Comment

Meeting family planning goals

Newborns at Wadia Hospital in Mumbai.

Newborns at Wadia Hospital in Mumbai. | Photo Credit: Emmanual Yogini

India’s family planning programme has improved access to contraceptives. This has led to a reduction in the Total Fertility Rate from 3.4 in 1990-92 to 2.0 in 2019-21, according to the National Family Health Survey (NFHS). However, there are two themes that need further attention. First, according to NFHS-5 and the 2022 report by the United Nations Population Fund, there is a rise in adolescent childbearing in some States such as Tripura and Meghalaya. Second, COVID-19 has had a severe impact on economic resources and access to education, thereby influencing the choices women and the youth make about their sexual and reproductive health. In order to meet the Sustainable Development Goal of Family Planning by 2030, India now needs to focus on improving access to family planning services for not just the adult population, but also the youth.

Expanding the horizon

In India, frontline health workers have contributed significantly in implementing Mission Parivar Vikas, which aims to accelerate access to high-quality family planning choices, to successfully increase the modern Contraceptive Prevalence Rate (mCPR), especially among female non-users from vulnerable communities. They have achieved this by delivering contraceptives at homes and offering a wider basket of alternatives such as injectable contraceptives. However, there are still many districts in India that have low mCPR, with a large proportion of them being the youth. We need to strengthen the capacity of health workers in using the Family Planning Logistics Management Information System — a dedicated software to ensure the smooth forecasting, procurement and distribution of family planning commodities across all the levels of health facilities — to ensure the availability of and access to contraceptives by marginalised communities.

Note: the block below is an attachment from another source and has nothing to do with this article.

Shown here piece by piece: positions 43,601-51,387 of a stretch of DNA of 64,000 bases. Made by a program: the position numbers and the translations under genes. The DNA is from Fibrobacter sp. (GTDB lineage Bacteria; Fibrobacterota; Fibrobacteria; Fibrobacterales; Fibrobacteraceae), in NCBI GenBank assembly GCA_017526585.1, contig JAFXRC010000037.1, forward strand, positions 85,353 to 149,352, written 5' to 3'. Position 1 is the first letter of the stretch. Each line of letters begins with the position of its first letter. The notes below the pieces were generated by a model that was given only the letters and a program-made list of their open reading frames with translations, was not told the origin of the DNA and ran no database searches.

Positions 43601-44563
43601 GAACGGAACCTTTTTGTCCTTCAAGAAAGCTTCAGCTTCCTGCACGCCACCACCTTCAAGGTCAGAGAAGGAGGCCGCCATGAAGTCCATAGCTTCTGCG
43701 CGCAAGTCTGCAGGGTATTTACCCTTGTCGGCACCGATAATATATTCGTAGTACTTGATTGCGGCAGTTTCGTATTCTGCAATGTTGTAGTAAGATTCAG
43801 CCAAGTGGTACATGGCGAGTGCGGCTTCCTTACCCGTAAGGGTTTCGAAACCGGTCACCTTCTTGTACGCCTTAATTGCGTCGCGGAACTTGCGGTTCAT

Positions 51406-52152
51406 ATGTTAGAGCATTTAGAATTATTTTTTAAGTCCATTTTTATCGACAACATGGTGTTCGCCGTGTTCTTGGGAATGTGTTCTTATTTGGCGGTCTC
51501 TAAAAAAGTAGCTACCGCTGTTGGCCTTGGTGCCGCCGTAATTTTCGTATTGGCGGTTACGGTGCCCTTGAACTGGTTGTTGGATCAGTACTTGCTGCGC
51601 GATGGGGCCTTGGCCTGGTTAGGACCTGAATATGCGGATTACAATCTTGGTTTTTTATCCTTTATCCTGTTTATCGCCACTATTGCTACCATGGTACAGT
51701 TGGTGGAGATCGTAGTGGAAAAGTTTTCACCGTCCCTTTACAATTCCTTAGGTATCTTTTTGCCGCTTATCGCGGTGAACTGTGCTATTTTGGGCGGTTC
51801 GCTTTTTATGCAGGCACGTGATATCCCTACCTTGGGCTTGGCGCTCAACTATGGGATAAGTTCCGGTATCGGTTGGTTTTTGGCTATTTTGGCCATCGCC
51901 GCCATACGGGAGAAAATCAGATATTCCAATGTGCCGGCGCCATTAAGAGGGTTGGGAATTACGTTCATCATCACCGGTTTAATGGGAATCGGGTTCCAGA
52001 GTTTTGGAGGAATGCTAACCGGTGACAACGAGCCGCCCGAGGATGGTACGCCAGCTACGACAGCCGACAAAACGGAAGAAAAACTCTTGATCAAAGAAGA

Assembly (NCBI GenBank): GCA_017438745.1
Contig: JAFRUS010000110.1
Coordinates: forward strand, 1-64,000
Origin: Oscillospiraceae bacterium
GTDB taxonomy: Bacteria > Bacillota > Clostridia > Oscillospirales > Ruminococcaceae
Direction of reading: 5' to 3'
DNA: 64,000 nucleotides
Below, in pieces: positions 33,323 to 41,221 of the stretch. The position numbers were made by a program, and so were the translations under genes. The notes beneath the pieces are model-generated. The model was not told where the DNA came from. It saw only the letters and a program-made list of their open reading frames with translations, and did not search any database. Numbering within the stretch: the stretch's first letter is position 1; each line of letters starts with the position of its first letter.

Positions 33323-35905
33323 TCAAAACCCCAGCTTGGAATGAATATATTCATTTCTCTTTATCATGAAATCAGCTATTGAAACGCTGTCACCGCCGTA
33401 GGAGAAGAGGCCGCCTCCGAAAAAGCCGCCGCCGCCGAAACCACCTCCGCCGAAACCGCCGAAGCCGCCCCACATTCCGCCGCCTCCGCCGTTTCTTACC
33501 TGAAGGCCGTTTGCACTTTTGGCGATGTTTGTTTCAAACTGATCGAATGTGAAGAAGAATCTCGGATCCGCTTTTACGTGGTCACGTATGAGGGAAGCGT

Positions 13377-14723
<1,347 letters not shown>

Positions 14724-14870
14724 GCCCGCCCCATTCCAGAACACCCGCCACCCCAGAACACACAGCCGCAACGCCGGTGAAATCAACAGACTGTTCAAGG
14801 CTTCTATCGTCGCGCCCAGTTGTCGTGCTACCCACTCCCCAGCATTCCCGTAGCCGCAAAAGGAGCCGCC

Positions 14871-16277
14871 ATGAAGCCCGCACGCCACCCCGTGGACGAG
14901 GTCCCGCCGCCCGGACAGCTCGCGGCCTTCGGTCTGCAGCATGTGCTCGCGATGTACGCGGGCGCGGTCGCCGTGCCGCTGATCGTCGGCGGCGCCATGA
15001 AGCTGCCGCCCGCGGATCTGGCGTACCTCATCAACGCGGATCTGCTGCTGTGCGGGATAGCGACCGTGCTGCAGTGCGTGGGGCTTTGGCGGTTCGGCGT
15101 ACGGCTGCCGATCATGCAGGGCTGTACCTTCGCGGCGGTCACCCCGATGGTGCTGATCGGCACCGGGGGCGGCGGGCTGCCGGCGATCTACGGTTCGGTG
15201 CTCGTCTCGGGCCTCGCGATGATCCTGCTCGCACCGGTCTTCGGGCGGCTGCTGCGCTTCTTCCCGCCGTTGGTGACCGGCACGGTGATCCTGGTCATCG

Family planning interventions need to be tailored around the diversity of contexts, health needs, and populations for whom the intervention is to be implemented. The youth are not a homogenous group. We need to answer key questions pertaining to the sexual reproductive health needs of adolescents with varying profiles such as males and females who are in school, out of school, married, unmarried, and so on.

These are key considerations in planning and designing programmes. There is a need to break down the data by key characteristics in order to reach specific groups of people in order to have the greatest impact. Moreover, when addressing younger populations, holistic health awareness programmes on the right age of marriage, safe sexual behavior, contraception, reproductive health, and diet diversity are paramount. It is only by working holistically on overall health goals and addressing social determinants can we ensure equitable family planning services for both adults and young people.

Prompting male engagement

We have still not involved men as much as we can in the family planning programme. Certain gender transformative approaches have shown promising results in various places. For instance, The Men in Maternity (MiM) study conducted in Delhi demonstrated the effectiveness of teaching young couples about contraceptives and promoting joint decision-making in choosing family planning methods. Several other examples of involving men in the family planning discourse include the PRACHAR project in Bihar, the Yaari Dosti programme in Mumbai, and the GEMS project in Goa.

Many of the programmes in public health have also started leveraging the capabilities of the private sector to improve service delivery. For instance, leveraging India Post and partnering with a third-party logistics partner through the Informed Push Model showcases how the private sector can be effectively engaged to provide family planning products at health facilities and make them available when the community needs them. The private sector can offer innovative solutions in family planning, thereby improving the community’s access to services.

India needs to develop an equitable model that meets the needs of the youth and adolescents. In several districts, more than one-fifth of the population in the adolescent age group are now entering the reproductive age group. Thus, building capacity among health workers, addressing intersectionality, engaging men in the discourse of family planning, and drafting innovative solutions through effective public and private partnerships can greatly improve access to family planning services and the overall health of our younger population.

Sudhir Maknikar is Director, Family Health, PATH


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Printable version | May 24, 2022 12:16:17 am | https://www.thehindu.com/opinion/op-ed/meeting-family-planning-goals/article65453745.ece